Art Journal #2,  Art Journaling

Eastern State Penitentiary Art Journal Page

Last weekend I visited Eastern State Penitentiary with the hubby.  He got us the tickets as part of my anniversary gift.  Eastern State Penitentiary is located in Philadelphia and was built in 1829.  It was one of the first true penitentiaries which inspired penitence through solitary confinement, religion and work. The exterior has a gothic look while the halls were made to give the feel of a church.  The inmates cells were concrete walls with a metal door and a wooden door and it contained a single skylight to make them feel like God was always watching them.  Eastern State Penitentiary housed some well known criminals such as Al Capone and Willie Sutton.  Eventually the prison was closed in 1971 and while the government tried to figure out what to do with it the structures fell into decay and nature started to take over and the yards and cellblocks filled with trees and other plant life. Twenty three years later the prison was opened up for tours and is known as a living ruin because no real significant restoration is being done except for stabilizing the deterioration and keeping areas safe for tours.

It was a fun experience hearing the history of Eastern State Penitentiary and walking through its decayed halls and cells.  I definitely recommend it if you are ever in Philadelphia.

I took a lot of pictures while there and decided to use them in an art journal spread.  I might even create another page or 2 next week.  I would have done it this week but I ran out of time.  You can view my pictures here.

The full spread.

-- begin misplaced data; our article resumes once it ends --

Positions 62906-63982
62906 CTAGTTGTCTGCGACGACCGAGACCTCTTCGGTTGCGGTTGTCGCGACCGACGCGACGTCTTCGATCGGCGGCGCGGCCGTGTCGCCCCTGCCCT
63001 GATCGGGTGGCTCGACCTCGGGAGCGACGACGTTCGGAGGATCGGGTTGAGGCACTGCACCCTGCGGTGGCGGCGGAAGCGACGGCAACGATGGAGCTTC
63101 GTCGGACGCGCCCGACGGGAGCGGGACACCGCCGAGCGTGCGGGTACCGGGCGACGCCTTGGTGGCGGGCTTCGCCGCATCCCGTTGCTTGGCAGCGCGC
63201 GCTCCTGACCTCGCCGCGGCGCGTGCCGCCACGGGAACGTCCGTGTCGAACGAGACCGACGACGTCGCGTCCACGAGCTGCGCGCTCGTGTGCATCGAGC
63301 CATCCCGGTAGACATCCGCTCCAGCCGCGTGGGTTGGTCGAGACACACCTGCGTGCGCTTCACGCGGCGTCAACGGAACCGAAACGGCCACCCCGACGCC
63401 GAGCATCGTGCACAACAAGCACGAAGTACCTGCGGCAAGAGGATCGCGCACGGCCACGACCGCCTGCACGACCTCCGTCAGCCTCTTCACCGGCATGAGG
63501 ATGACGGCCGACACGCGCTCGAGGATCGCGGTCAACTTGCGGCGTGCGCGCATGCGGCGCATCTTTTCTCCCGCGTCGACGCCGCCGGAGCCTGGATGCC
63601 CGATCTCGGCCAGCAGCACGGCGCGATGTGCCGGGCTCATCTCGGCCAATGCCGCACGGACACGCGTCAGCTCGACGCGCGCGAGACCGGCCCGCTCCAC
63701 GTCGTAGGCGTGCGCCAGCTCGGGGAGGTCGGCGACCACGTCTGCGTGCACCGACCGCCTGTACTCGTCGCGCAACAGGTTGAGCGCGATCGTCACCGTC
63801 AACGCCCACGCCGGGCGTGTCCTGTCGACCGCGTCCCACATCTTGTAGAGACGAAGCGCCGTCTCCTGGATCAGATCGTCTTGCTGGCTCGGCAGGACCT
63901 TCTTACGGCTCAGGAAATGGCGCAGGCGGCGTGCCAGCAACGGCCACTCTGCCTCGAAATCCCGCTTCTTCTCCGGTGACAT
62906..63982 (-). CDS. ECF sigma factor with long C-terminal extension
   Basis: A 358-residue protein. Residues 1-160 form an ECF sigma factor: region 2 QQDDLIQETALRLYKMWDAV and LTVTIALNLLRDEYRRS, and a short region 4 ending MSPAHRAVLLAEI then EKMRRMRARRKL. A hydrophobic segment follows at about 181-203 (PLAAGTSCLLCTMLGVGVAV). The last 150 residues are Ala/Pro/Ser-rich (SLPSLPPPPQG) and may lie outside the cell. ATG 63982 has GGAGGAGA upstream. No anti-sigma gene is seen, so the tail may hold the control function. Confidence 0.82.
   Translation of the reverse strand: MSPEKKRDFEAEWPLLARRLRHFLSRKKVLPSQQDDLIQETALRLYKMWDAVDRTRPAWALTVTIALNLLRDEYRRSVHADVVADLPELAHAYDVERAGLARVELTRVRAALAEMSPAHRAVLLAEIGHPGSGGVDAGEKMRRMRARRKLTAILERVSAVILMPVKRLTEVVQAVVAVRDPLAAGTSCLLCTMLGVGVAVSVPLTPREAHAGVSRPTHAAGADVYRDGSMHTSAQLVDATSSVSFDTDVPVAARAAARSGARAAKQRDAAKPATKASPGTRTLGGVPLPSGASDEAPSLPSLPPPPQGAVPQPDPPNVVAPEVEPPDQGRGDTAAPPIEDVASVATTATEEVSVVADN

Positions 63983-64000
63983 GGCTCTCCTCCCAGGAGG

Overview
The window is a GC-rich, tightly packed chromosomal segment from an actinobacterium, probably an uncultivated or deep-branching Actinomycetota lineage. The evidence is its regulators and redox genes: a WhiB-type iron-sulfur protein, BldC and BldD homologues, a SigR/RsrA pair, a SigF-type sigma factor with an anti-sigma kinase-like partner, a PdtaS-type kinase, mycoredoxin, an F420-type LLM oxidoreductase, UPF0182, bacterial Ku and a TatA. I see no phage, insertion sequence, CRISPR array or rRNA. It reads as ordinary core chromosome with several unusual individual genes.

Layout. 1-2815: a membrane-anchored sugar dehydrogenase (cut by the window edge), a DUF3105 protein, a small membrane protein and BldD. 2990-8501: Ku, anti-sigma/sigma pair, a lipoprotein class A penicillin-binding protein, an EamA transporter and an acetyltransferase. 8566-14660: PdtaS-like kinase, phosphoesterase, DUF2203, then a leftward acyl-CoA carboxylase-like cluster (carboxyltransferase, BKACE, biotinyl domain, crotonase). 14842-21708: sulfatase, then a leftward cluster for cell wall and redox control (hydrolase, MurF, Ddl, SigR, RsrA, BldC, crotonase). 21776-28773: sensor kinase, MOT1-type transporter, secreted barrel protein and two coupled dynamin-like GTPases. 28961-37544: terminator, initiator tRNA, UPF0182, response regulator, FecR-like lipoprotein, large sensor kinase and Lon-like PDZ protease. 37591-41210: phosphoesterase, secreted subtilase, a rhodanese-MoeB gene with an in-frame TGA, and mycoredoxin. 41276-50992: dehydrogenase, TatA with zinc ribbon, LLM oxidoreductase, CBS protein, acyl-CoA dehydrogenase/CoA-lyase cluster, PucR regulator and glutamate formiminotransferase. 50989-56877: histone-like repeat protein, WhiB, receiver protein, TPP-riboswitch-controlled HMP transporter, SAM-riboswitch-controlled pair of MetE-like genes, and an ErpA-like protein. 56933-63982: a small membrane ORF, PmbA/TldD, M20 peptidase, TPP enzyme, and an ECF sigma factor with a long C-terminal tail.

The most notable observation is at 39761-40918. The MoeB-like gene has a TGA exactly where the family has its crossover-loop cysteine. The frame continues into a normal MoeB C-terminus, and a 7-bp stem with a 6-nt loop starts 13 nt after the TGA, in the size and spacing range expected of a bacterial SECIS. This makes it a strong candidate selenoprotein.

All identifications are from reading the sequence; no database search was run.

The first page with photos I took at the prison in old cardboard slide frames.


The second page with the prison name and a picture of the prison. The picture I printed out from a google search.


I did different things with the slide frames. For the first one I bent it several times before painting it and attaching my photo.


For the second slide frame I painted it and then added mesh tape to the top.


To achieve that look in the back ground I covered the pages in black gesso and then painted over it in blue tempera paint. I then took a paper towel and pressed it down on the pages; removing some of the blue tempera paint and leaving the pattern from the paper towel on the wet paint.
To get the drips I mixed black acrylic paint with water and used a dropper to create the drips under the photos while I tilted the journal slightly. I’ve done this before on another page but I had used black spray ink. It was more transparent than the mixed acrylic paint and water. For this page I wanted something more opaque so I went with the acrylic paint and water.



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